Estimates of Evapotranspiration and Evaporation along the Lower Colorado River

Submitted by atripp on

The Colorado River is the principal source of water for agriculture and riparian vegetation in Arizona, southern California, and southern Nevada. The BOR Lower Colorado Region accounts for water use in each state, verifies water conservation programs, and fulfills other water management information needs in the Lower Colorado Basin. To accomplish this, BOR monitors more than 3.5 million acres of agricultural land and riparian vegetation along the Lower Colorado River, from Hoover Dam south to the international border with Mexico.

Four times per year, BOR performs supervised classifications on every field along the mainstem Colorado River and the Imperial and Coachella Valleys, and along the Gila River. This is accomplished using a combination of multispectral satellite data, aerial images and ground-based field verifications. Roughly half of the collected verified fields are used to train the satellite imagery and determine the crop growing on each field for each time period. The other half of verified field data are used to assess the accuracy of each classification. Subsequently, data about the crop type and acreage along with evapotranspiration (ET) crop coefficients are used to estimate the ET from crops within each area.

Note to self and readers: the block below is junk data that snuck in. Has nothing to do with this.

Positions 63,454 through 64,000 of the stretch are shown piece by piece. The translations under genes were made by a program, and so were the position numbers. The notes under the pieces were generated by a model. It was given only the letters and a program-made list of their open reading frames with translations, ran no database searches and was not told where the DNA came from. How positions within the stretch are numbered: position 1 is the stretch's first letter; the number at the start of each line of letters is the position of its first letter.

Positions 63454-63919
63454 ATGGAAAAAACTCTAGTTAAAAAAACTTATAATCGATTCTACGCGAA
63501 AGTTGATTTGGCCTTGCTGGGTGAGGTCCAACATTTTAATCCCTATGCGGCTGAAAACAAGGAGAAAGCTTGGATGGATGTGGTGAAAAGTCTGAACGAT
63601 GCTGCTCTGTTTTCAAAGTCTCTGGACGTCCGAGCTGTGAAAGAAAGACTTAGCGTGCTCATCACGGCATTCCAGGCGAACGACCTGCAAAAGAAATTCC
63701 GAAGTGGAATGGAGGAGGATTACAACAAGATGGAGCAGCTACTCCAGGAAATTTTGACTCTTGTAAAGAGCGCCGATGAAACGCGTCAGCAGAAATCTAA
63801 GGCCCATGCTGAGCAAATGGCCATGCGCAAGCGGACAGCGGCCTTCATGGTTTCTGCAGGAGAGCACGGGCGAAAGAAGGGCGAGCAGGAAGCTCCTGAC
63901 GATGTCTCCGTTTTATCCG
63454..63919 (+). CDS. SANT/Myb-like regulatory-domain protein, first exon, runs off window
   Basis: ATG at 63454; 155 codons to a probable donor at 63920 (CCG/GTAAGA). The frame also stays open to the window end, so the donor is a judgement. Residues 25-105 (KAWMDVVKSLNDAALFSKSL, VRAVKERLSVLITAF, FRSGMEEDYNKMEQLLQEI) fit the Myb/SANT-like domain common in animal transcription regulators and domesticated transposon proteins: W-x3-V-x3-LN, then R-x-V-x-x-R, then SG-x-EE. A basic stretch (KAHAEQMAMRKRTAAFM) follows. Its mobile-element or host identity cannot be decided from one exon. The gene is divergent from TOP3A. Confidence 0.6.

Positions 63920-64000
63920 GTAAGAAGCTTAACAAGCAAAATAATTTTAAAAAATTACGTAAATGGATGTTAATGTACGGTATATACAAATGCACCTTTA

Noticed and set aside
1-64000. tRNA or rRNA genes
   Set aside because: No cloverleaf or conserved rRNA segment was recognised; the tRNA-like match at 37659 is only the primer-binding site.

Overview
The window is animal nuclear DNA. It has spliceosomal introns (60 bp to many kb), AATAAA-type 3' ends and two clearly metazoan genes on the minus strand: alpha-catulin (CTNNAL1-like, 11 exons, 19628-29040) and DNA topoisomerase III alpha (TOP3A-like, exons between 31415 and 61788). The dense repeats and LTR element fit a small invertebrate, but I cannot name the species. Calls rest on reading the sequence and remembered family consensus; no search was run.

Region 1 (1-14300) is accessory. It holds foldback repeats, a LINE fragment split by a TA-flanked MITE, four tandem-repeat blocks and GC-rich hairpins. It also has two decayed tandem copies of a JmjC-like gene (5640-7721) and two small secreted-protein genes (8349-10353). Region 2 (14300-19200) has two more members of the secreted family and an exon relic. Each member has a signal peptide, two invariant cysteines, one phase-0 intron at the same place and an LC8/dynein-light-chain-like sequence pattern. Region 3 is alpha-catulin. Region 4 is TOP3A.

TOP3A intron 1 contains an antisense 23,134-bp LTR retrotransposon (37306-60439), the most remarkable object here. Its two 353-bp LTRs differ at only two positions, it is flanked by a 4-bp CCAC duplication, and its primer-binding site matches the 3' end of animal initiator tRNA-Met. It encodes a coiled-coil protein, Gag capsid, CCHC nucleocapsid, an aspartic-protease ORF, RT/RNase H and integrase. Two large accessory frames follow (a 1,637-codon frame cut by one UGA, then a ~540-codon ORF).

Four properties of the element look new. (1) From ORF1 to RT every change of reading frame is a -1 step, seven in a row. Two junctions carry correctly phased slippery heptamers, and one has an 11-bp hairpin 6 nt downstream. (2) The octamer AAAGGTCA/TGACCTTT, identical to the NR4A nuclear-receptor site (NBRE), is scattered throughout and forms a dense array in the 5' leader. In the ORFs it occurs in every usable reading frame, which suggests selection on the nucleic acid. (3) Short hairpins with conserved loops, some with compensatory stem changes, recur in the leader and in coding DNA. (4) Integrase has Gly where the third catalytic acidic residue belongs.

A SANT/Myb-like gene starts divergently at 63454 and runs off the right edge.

BOR also maintains riparian vegetation and open water datasets to determine ET and evaporation from these sources. Each year, these datasets are updated using the best possible imagery (satellite or aerial) by performing change detection analyses. Results from these efforts are reported annually in the report “Lower Colorado River Annual Summary of Evapotranspiration and Evaporation.”

This information assists the BOR in meeting its U.S. Supreme Court mandate to provide detailed and accurate records of diversions, return flows, and consumptive use estimates of water diverted from the mainstem of the Lower Colorado River. This program is an example of implementing remote-sensing-based methodologies to meet the BOR’s water management needs.

The BOR uses remote sensing and geographic information system (GIS) to map agricultural fields, riparian vegetation, and open water in order to estimate evapotranspiration and evaporation within the Lower Colorado Region (left). Examples of the riparian/open water databases near the Havasu National Wildlife Refuge, AZ (top right), and the agricultural database near Yuma, AZ (lower right).


Author Name
Troy Wirth
Author Email